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House Democrats Unveil ‘Roadmap to College’ Legislative Package to Tackle Access, Affordability and Quality of Postsecondary Programs

By Hugh T. Ferguson, NASFAA Managing Editor

On Tuesday, House Democrats put forth a package of bills dubbed the “Roadmap to College Student Success” that incorporates six pieces of legislation seeking to address issues in higher education, with a particular focus on affordability, access and student support.

Rep. Bobby Scott (D-Va.), ranking member of the House Committee on Education and the Workforce, formally unveiled the legislative blueprint, which serves as an outline of Democrats’ higher education agenda for 2024 — and an alternative to the proposal recently put forth by Rep. Virginia Foxx (R-N.C.), chair of the committee.

“This campaign has three main objectives: first, bring down the cost of college, second, help students access a quality degree, and third—once students are in school—provide them with the support they need to graduate,” Scott said. “Ultimately, our goal remains the same as it was in 1965: Regardless of a student’s background, a college degree shall never be out of reach.”

Scott added that in the coming months Democrats would continue to add other pieces of legislation to the package that seek to ensure students can access and benefit from higher education.

The bills currently included in the package include:

  • H.R. 1731 – Lowering Obstacles to Achievement Now (LOAN) Act. In its most recent iteration the LOAN Act would double the federal Pell Grant by increasing the maximum award over a five-year period to $14,000. The bill would also alter the Public Service Loan Forgiveness (PSLF) program by reducing the time repayment from 120 to 96 on-time monthly payments, and codifying the limited PSLF waiver.

  • H.R. 5998 – America's College Promise Act. As introduced, this bill would create a new federal-state partnership to make the first two years of community college tuition-free for eligible students.

  • H.R. 961 – Pell to Grad Act. Most recently introduced in February of 2023, this bill would extend the eligibility period for the usage of a Pell Grant from the current 12 semester cap to a new cap of 16 semesters, and allow students who have received a Pell Grant during their undergraduate work to use any remaining unused eligibility for graduate school. Currently, Pell Grants are prohibited from being used in graduate or professional degree programs.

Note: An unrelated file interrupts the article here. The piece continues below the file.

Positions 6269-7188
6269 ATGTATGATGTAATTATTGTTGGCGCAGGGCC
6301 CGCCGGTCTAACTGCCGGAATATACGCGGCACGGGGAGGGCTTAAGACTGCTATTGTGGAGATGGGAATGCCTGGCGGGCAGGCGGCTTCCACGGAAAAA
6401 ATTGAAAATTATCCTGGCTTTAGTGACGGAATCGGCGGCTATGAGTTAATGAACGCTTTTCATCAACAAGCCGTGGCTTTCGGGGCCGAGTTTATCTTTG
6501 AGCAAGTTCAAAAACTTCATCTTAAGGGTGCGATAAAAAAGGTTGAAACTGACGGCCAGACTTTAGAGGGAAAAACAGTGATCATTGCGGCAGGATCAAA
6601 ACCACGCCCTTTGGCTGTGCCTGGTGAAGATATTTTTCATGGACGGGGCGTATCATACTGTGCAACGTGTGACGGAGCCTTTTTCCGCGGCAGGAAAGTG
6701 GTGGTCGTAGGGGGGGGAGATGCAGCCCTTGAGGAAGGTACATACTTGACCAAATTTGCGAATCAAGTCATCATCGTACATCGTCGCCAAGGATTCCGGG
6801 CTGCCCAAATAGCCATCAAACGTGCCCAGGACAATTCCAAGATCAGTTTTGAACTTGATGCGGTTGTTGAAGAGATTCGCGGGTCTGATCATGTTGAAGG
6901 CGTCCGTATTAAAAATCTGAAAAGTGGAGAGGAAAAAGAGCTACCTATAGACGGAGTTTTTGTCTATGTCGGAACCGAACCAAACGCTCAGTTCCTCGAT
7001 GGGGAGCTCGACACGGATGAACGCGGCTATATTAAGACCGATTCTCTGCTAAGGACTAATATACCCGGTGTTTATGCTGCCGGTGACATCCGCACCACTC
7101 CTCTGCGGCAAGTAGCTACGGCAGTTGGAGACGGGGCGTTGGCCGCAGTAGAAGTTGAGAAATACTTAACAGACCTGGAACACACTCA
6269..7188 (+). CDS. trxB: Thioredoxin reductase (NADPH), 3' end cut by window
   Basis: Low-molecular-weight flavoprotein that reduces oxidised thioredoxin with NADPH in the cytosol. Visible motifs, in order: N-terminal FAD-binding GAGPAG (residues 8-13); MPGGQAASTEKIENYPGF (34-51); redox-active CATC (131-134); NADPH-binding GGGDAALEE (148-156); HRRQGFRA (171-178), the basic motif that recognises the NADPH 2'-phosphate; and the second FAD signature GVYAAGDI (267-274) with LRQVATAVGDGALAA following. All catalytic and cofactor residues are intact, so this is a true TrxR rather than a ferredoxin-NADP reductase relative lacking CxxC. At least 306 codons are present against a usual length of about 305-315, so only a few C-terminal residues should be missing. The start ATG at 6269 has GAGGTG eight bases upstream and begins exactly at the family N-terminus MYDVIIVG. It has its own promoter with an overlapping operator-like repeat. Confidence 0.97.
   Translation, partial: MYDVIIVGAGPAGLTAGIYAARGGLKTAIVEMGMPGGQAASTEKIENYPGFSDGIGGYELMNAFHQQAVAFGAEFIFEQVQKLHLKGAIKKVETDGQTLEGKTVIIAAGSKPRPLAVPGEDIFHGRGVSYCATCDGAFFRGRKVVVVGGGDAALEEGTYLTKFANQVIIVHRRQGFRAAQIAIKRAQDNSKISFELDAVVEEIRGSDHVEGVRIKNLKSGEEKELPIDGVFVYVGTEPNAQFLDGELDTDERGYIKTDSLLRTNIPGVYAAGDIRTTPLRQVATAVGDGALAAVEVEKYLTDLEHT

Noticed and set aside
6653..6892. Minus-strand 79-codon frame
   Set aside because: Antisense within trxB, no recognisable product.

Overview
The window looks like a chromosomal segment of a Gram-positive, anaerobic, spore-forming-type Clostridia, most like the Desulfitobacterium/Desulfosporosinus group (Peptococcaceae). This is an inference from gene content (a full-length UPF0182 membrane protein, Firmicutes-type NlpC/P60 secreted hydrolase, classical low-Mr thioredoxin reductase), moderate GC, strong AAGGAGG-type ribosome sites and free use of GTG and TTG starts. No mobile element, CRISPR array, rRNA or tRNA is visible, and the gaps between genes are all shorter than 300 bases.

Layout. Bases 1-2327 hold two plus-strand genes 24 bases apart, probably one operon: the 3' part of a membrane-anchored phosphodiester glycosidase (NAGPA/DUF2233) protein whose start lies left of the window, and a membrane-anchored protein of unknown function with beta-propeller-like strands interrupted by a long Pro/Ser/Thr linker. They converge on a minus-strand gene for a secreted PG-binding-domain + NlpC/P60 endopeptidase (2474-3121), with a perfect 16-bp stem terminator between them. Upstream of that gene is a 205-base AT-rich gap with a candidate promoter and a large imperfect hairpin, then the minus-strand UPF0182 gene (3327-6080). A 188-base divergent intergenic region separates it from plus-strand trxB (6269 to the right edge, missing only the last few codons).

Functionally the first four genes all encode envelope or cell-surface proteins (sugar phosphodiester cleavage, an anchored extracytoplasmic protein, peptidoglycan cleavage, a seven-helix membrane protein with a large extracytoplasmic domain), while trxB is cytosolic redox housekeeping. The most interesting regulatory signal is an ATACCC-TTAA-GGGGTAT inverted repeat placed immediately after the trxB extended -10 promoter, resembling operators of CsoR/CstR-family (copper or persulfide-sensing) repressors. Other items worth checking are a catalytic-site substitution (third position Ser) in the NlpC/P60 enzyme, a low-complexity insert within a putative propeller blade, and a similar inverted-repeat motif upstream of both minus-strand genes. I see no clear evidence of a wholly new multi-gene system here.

• H.R. 2957 – College Transparency Act. A bipartisan bill, most recently introduced in April of 2023, this bill would create a user-friendly website for students and families with reports on student outcomes including enrollment, completion, and post-college success across colleges and programs. Institutions would be able to report privacy-protected, student-level data to the National Center for Education Statistics, among other things.

  • H.R. 2401 – Respond, Innovate, Succeed, and Empower (RISE) Act. A proposal with bipartisan support, this bill would allow students with disabilities to utilize existing documentation, such as an individualized education program (IEP), as proof to demonstrate a need for accommodations while transitioning to higher education.

  • H.R. 309 – Opportunity to Address College Hunger Act. Originally introduced in January of 2023, the bill would require institutions who participate in the Federal Work-Study (FWS) program to inform students in the program, through email or other electronic means, that they may qualify for SNAP benefits. Institutions would also provide qualifying students documentation, developed by the secretary of ed and agriculture, of their eligibility.

Scott used the proposal’s introduction as a “contrast” to Foxx’s College Cost Reduction Act, which was marked up by the Education and the Workforce Committee on Wednesday, arguing that the Republican plan would do nothing to lower the cost of college, and would eliminate protections against low-quality institutions and programs.

During the markup members sparred over their vision for reforms needed in higher education.

NAFSAA provided a three-part overview of Foxx’s legislation, which seeks to address issues around college cost, accountability, and transparency.

Further, NASFAA also shared feedback with the committee and praised student-friendly provisions of the bill, while also expressing concern over the elimination of a number of programs. NASFAA also had questions about the bill’s new institutional risk-sharing framework, as well as on a new loan repayment scheme.

Stay tuned to Today’s News for continuing coverage of these proposals.

 

Publication Date: 2/2/2024


Lane S | 2/2/2024 9:8:59 AM

How about the road map begins with a usable FAFSA for both families and colleges? Maybe some additional bi-partisan, in unison pressure on the DOE to get their act together ought to be on this map.

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